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From Wikipedia, the free encyclopedia

View from north end of Duarte Square
View from north end of Duarte Square

Juan Pablo Duarte Square, usually shortened to Duarte Square, is a 0.45-acre (0.18 ha) triangular park in Hudson Square, in Lower Manhattan, New York City. The park, operated by the New York City Department of Parks and Recreation (NYC Parks), is bound by Sullivan Street and the LentSpace plot to the west, Grand Street to the north, Sixth Avenue to the east, and Canal Street and Albert Capsouto Park to the south.


In the late 17th century, the plot was a farm owned by Trinity Church. The square in its current form was officially dedicated in 1945 in concert with the renaming of Sixth Avenue to the Avenue of the Americas "in celebration of Pan-American unity".[1] In 1975 benches, trees and sidewalks were added to the square. On May 26, 1977, control of the square was transferred from the New York State Department of Transportation to NYC Parks. In 1978, the Consulate of the Dominican Republic dedicated a statue of Juan Pablo Duarte in the square. The dedication took place on the 165th birthday of Duarte, who was one of the founding fathers of the Dominican Republic. Italian sculptor Nicola Arrighini designed the thirteen-foot bronze figure, which today rests atop an eight-foot granite base. This statue is one of a group of six other monuments to Latin American leaders throughout the Avenue of the Americas.[1][2]


Protestors in Duarte Square (left) massing at the boundary of LentSpace (right)
Protestors in Duarte Square (left) massing at the boundary of LentSpace (right)

To the immediate west of NYC Parks' portion of Duarte Square, across a one-block stretch of Sullivan Street that is now closed to traffic, is a plot owned primarily by Trinity Wall Street (a parish of the Episcopal Diocese of New York) and also known as "Duarte Square". It is fenced off and leased for a non-profit arts program known as LentSpace. This plot was targeted by the Occupy Wall Street organization as a new campsite.[3] On December 17, 2011, after demonstrating in Duarte Park and marching on the streets surrounding the park, occupiers climbed over and under the fence. Police responded by arresting about 50 demonstrators, including at least one Episcopal bishop.[4][5]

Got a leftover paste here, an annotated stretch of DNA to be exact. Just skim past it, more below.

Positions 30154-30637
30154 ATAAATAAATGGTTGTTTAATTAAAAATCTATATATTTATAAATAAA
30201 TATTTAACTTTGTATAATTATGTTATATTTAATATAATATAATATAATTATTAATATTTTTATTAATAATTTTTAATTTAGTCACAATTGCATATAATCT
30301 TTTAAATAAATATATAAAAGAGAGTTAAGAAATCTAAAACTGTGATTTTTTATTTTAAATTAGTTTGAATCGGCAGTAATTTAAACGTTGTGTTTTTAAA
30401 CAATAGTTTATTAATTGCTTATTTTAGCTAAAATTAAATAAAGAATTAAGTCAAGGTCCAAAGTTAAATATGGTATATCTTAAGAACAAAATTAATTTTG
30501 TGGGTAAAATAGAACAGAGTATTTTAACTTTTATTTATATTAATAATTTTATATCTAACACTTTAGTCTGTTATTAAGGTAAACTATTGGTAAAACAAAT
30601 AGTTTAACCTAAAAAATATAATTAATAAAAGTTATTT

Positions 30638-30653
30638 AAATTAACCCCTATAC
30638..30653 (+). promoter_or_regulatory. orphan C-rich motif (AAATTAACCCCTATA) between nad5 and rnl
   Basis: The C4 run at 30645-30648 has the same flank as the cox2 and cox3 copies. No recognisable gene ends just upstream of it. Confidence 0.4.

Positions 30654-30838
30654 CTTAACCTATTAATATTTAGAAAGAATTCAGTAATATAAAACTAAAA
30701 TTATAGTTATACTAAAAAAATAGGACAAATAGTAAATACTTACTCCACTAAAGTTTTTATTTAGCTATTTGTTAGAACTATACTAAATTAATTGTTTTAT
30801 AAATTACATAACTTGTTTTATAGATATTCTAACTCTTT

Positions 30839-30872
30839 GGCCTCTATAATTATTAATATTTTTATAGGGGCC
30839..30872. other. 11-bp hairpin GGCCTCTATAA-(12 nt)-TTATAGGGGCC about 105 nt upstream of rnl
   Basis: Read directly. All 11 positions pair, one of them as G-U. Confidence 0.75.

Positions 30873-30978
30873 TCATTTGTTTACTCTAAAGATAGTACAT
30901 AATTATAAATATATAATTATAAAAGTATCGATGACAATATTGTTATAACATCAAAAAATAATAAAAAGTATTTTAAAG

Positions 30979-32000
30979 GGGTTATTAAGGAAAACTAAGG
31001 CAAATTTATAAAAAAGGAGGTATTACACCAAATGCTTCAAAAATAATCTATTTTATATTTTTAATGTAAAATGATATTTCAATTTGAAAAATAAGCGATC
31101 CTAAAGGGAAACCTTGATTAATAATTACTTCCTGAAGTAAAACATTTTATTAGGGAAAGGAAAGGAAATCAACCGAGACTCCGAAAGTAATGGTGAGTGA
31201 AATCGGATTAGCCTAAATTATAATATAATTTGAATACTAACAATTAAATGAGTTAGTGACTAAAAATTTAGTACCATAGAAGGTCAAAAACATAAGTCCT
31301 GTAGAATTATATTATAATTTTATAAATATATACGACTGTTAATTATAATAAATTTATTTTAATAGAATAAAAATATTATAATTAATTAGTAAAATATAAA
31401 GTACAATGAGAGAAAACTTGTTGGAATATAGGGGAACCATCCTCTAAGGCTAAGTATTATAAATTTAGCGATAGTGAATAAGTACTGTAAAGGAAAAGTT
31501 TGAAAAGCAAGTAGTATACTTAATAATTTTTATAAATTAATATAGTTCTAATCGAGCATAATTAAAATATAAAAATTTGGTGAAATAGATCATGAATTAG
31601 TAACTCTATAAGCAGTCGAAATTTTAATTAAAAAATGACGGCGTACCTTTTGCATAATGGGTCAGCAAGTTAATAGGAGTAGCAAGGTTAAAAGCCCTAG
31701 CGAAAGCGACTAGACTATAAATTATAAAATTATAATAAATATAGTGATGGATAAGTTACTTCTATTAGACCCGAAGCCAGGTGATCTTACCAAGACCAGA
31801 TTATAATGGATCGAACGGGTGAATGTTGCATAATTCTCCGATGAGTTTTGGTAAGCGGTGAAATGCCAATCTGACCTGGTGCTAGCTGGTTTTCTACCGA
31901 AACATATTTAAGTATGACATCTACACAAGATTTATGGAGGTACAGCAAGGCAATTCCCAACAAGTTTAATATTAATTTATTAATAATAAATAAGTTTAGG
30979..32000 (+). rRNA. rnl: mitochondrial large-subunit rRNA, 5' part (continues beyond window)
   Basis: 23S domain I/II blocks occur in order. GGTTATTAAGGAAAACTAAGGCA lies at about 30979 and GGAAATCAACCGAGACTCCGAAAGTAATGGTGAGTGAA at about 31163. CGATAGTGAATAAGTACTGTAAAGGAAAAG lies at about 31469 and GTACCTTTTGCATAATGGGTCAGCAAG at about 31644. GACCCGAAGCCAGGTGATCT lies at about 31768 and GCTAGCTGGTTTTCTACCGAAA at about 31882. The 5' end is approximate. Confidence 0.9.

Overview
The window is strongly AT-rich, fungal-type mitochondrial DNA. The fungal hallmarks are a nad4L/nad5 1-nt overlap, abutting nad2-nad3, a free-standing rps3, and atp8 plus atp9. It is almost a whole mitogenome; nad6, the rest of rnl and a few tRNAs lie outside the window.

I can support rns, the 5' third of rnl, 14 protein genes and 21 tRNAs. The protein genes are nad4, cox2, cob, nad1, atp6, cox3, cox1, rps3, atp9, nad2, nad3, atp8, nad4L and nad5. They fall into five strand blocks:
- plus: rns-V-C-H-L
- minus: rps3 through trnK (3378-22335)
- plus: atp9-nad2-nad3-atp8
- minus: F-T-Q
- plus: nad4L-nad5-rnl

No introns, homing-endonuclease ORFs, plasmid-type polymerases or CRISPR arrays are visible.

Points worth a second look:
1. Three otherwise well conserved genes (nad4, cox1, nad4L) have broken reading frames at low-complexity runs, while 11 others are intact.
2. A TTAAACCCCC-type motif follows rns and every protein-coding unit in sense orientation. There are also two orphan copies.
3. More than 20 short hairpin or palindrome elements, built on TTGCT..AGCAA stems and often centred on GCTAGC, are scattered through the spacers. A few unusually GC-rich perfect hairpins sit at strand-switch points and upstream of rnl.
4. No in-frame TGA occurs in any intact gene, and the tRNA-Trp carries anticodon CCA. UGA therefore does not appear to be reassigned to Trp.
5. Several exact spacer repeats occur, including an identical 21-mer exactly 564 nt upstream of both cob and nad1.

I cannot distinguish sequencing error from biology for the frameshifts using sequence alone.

1. ^ a b "Duarte Square". New York City Department of Parks & Recreation. Retrieved 2011-11-19.
  2. ^ Pollak, Michael (November 7, 2004). "A Gift From Mexico". The New York Times. Retrieved 2011-11-19.
  3. ^ Matt Flegenhemer (2011-12-17). "Occupy Group Faults Church, a Onetime Ally". The New York Times. Retrieved 2011-12-17.
  4. ^ Al Baker; Colin Moynihan (December 17, 2011). "Arrests as Occupy Protest Turns to Church". The New York Times. Retrieved December 18, 2011.
  5. ^ Nathan Schneider (December 19, 2011). "Re-Occupy: A Movement Seeks a Sanctuary: On occupying Trinity Church—and the Occupy movement's relationship with established institutions". Yes!. Retrieved December 31, 2011.

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This page was last edited on 16 January 2021, at 14:35
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